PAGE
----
One of things we need to throw out as we clean house is our selfishness, our sins of cynicism and of smugness.  That’s why John yells at us, because those sins are notoriously impervious.  The contemptuous sneer, the half-curled lip, the oh-so-clever put-down, the wet blanket to enthusiasm, the dismissive snort to all that is tender and fragile and pregnant with irrational possibilities – battling against our self-absorption and our cynicism and our smugness comes John, to break us open and to get us ready for new birth, a new birth in us and in our world.

And John tells us, “This isn’t rocket science.”  When the people asked him what they should do, he didn’t say, “Overthrow Rome.  Do something really dramatically heroic.  Start a revolution.”  He said, “Share what you have with those who don’t have anything.”  He said, “Look in your closets and count how many coats you’ve got.  Do you really need all of them?”  I get convicted every single time I open my coat closet.

When the tax collectors asked John what they should do, he didn’t say, “I’m not going to have a civil conversation with you or treat you with any dignity whatsoever because you’re a blight upon this earth, and probably a Republican to boot.”  John didn’t say that.  He said “Be fair.”  Be fair.  Don’t take what doesn’t belong to you.  He didn’t even tell them to stop being a tax collector, or a hedge fund manager or an investment banker.  He told them to be a merciful tax collector.  Investment bankers known for their fair dealings.

Now Lily Tomlin enters the room and says, “Remember, even if you win the rat race, you’re still a rat.”  Thanks, Lily.

And when the soldiers asked him, “What should we do?”  John didn’t say, “You macho thugs, you and the police, you’re all alike, every single last one of you.”  He didn’t say that.  He didn’t even tell them to become pacifists. He said, “Don’t bully. Don’t take advantage of anyone weaker than you.”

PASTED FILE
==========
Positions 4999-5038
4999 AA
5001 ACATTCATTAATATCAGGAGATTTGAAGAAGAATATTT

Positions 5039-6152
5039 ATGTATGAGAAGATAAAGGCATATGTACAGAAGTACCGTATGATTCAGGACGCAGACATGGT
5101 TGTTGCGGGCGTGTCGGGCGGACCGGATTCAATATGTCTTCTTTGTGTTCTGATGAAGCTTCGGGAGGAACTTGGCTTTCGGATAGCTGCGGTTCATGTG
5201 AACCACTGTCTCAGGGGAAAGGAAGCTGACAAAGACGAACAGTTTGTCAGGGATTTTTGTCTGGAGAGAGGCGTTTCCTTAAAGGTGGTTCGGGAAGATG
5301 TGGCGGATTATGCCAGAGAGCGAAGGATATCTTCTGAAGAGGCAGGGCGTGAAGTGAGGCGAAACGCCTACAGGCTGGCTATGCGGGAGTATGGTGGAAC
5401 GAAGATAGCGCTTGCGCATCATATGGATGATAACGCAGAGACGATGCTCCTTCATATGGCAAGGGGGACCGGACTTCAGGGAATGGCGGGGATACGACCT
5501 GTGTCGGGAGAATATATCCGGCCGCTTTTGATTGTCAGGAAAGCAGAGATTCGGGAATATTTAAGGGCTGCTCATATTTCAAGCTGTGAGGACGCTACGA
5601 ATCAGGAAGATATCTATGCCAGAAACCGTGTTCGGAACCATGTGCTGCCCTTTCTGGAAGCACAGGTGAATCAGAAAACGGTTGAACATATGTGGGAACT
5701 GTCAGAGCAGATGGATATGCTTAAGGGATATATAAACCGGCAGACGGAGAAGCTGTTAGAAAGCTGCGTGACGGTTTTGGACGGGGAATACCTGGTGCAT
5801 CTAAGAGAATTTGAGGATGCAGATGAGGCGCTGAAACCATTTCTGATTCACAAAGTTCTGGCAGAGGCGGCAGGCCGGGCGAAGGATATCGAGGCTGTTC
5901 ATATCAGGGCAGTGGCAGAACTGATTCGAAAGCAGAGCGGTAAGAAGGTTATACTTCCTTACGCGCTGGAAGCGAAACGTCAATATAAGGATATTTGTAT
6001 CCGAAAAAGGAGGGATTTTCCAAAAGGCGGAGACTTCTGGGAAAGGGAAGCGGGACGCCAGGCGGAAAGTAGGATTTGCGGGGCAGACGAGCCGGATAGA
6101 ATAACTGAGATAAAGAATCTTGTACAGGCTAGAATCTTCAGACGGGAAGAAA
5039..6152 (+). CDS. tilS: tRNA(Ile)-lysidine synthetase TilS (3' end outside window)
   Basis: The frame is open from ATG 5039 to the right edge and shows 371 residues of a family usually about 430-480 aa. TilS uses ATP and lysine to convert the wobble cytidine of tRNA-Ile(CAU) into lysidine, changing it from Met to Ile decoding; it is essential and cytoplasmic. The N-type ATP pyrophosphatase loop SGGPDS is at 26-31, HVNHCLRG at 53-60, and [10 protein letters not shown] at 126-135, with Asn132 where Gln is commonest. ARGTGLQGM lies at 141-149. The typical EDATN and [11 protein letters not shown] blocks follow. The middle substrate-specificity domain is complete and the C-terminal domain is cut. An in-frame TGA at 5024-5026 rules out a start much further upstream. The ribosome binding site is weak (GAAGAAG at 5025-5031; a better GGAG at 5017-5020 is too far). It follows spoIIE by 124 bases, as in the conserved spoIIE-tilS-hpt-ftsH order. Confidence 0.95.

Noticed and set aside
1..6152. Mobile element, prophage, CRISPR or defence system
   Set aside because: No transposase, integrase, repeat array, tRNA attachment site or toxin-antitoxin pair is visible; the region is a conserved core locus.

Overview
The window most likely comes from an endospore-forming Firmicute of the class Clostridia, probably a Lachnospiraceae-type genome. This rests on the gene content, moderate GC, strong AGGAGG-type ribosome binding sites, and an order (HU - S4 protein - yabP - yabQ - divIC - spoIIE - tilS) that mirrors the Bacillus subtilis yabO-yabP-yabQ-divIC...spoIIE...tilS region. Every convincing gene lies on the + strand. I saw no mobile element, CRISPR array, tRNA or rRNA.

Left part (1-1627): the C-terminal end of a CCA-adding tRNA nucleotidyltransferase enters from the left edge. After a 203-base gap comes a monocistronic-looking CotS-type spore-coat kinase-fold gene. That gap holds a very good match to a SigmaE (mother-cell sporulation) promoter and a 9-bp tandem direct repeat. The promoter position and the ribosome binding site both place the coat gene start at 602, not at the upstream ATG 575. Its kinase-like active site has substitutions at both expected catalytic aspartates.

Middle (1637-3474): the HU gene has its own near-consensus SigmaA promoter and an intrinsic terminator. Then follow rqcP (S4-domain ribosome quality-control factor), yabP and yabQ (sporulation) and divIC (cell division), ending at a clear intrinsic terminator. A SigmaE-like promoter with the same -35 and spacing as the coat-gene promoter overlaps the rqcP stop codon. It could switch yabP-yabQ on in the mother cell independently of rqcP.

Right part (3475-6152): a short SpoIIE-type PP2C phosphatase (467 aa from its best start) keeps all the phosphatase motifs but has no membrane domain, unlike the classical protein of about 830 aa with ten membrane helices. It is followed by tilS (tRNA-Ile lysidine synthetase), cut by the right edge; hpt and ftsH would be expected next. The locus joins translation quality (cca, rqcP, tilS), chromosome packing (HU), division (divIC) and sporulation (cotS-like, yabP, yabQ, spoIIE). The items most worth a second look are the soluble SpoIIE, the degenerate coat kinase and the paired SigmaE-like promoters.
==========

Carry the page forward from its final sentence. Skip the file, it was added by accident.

He’s complicated, this John the Baptist of ours. For all his verbiage – calling us a brood of vipers, warning us of impending wrath, telling us the axes are being sharpened – for all of his over-the-top rhetoric, the fact is that when the people asked him, “How then shall we live?” he sounds more like a kindergarten teacher than an apocalyptic preacher, for he told them: Be fair. Share. Don’t take what isn’t yours. Live your everyday lives with integrity and compassion.  And for the love of God, lift up your eyes every once in a while and perceive the sacred in the ordinary. It’s happening even here, even now.

Some months later, after he had been arrested and was in prison, John sent word to Jesus, asking, “Are you the One?  Are you the One I was talking about, the One God sent to us?” For how was John to know?  No divine rage had been loosed upon the world.  Not one ax had been raised. And Jesus said, “Go tell John, go tell John that the blind are seeing again, and the deaf hear, the sick are being healed, the lame are leaping for joy, and the poor have hope.”  And I wonder if he might also have added, “And be sure to let John know that some who have no coats are being given them.  And that some tax collectors are playing fair and showing mercy, and more and more soldiers and police are protecting people and keeping the peace, not abusing their power.”  Signs of transformation all around, even now, even here, for those with eyes to see.

Saint Paul knew the same thing, years later when he was in prison and yet wrote to his beloved congregation in Philippi, “Rejoice!  Again I say rejoice!  Don’t worry about anything, dearly beloved ones.  The Holy One is near.  Be gentle.  Be known by how gentle you are.  And The peace of God, that passes all understanding, will guard your hearts and your minds in Christ Jesus.”

Wait and watch, you faithful people.  Stop and soften.  Share.  Be fair.  Be gentle. And rejoice, rejoice! for Heaven is at hand, now and always, here and everywhere.